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Table of Contents

Chapter 2) The One-Stop (Job Center) Delivery System

Chapter 3) Program Funding and Grants Management

Chapter 4) Fiscal Management

Chapter 5) Non-Discrimination/Equal Opportunity and Affirmative Action

Chapter 6) Complaints, Grievances, and Appeals

Chapter 8) Adult and Dislocated Worker Programs

Chapter 9) Rapid Response

Chapter 12) File Documentation

WIOA Title I-A & I-B Policy & Procedure Manual
Ch. 8) Adult and Dislocated Worker Programs

8.6 Supportive Services

8.6.3 Providing Supportive Services

Effective date: October 10, 2018 Identifying Supportive Service Needs

As part of the initial assessment, career planners must work with individuals to identify their supportive service needs.1 The career planner

  1. gathers information from the individual to help the individual recognize barriers that could hinder his/her successful participation in career services or training activities
  1. helps the individual connect with available resources to address the barriers.

Career planners are expected to check in with participants about supportive service needs throughout their program participation. This will help ensure that all barriers to successful participation are identified and appropriately addressed, and that services are discontinued when they are no longer needed. When to Provide

Local WDBs may provide information and referral supportive services at any time.

Local WDBs may provide program-funded supportive services through the Adult and Dislocated Worker Programs when:

Note: Participants in follow-up may not receive any program-funded supportive services.5

Career planners may provide a program-funded supportive service only if the service is connected to the individual's participation in a career or training service. The program-funded supportive service must end when the career or training service ends. For example, a participant receives financial assistance for child care while attending training. The participant cannot continue to receive the child care assistance after the training ends, unless the participant needs child care to participate in another career or training service identified in his/her employment plan. Supportive services alone cannot extend an individual's program participation.6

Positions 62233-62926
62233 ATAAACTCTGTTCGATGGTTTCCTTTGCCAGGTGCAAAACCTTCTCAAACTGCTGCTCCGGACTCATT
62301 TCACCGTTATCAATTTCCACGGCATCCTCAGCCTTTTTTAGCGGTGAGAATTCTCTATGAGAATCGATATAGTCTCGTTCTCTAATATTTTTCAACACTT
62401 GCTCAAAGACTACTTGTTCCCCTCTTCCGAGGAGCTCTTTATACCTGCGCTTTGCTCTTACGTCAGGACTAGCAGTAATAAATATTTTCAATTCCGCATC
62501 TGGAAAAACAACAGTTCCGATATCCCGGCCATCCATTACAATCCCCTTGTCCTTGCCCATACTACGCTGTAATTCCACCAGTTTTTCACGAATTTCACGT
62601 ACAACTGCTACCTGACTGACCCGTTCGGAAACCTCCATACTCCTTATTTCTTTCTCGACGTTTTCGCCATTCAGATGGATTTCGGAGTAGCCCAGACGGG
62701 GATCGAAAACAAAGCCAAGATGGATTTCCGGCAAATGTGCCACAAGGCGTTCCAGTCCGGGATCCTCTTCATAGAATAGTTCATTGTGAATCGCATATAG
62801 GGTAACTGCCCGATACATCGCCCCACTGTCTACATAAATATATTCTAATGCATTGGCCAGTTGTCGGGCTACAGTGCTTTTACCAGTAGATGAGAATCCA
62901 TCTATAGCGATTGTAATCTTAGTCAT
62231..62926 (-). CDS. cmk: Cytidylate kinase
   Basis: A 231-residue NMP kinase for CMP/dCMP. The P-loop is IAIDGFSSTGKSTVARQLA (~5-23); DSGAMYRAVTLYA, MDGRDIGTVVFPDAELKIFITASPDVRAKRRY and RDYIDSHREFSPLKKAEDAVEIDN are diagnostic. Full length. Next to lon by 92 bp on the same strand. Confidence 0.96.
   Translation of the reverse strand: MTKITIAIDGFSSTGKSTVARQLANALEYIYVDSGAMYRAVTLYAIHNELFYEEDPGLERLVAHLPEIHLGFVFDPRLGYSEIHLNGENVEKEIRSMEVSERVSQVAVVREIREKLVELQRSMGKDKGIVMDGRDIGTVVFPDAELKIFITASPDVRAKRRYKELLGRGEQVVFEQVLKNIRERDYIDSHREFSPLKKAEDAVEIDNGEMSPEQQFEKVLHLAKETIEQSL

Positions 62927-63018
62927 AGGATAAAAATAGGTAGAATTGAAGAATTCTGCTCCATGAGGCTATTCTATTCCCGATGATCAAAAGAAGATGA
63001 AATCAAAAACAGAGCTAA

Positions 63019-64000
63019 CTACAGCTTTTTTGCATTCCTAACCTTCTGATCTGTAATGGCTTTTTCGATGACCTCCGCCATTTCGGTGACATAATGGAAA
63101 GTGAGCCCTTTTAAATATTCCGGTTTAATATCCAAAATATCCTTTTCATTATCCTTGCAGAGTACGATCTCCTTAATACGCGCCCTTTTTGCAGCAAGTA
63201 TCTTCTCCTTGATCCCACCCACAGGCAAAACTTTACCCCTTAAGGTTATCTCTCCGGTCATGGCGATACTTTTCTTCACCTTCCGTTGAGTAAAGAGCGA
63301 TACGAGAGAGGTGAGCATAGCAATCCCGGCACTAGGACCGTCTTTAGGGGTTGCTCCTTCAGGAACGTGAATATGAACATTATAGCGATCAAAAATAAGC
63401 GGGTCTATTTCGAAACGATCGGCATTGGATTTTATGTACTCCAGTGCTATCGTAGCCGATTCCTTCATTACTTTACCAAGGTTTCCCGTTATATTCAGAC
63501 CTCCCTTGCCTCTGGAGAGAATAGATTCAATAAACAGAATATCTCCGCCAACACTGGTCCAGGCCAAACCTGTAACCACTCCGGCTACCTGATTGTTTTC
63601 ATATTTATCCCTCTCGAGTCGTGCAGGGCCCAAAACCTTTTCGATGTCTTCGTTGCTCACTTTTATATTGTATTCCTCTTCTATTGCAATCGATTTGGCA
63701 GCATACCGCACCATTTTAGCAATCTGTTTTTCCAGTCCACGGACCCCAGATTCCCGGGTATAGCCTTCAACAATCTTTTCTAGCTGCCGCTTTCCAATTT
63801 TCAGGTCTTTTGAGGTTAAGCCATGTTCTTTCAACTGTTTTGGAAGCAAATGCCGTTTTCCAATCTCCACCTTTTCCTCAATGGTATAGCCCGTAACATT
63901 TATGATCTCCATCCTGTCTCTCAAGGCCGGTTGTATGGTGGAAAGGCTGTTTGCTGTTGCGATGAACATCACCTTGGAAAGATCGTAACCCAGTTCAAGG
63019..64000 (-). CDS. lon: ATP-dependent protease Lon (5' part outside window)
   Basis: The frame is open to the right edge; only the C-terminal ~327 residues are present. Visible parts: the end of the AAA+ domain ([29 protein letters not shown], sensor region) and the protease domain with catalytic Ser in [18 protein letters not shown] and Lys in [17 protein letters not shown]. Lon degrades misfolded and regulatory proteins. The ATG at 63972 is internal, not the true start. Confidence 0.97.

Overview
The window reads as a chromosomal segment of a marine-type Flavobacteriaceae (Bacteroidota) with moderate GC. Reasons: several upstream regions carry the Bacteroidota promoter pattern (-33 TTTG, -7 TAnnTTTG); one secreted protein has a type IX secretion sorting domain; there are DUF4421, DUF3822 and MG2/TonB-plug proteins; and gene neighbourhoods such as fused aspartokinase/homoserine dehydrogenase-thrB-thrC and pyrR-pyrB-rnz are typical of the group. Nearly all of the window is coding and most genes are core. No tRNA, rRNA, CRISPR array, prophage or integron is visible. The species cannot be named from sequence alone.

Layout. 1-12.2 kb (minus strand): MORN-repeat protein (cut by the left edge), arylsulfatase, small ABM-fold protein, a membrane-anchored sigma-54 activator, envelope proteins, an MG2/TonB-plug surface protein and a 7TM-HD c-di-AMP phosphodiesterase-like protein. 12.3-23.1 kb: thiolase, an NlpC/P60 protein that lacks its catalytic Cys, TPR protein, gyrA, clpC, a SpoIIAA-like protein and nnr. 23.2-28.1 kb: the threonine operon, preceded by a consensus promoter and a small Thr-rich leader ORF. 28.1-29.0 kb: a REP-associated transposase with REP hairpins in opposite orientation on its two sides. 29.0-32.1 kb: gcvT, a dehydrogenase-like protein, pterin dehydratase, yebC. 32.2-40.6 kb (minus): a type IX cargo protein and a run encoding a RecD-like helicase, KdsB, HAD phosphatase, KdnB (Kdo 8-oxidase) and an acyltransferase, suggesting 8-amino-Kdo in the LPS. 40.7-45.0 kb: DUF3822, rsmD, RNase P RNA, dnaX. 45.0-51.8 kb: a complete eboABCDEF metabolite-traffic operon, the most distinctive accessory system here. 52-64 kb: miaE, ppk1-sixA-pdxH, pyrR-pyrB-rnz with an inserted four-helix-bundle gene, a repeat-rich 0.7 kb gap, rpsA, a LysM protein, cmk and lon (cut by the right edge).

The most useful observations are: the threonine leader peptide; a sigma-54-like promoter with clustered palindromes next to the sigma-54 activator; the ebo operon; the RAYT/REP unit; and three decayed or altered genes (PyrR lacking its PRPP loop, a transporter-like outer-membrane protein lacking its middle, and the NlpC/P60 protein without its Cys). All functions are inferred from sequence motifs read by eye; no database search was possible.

Career planners can provide a program-funded supportive service for a career or training service that has not yet started, if the participant needs the supportive service in order to start the career or training service. For example, a participant plans to start an OJT and will need a pair of steel toe boots for the training. The boots are an allowable supportive service.

A participant may receive supportive services to support career or training services funded by WIOA or by non-WIOA sources, if the service 1) can be funded by WIOA, 2) is included in the participant's employment plan, and 3) is added to the ASSET Manage Services screen.

Examples of providing supportive services funded by WIOA to support career or training services not funded by WIOA:

Employment Plan

An employment plan identifies a participant's employment goals, appropriate achievement objectives (i.e., action steps) and combination of services that will help the individual achieve his/her employment goals. (WIOA sec. 134(c)(2)(A)(xii)(II); 20 CFR § 680.170)

Public Assistance

"Public Assistance" means federal, state, or local government cash payments where eligibility is determined by a needs or income test.

WIOA Sec. 3(50)

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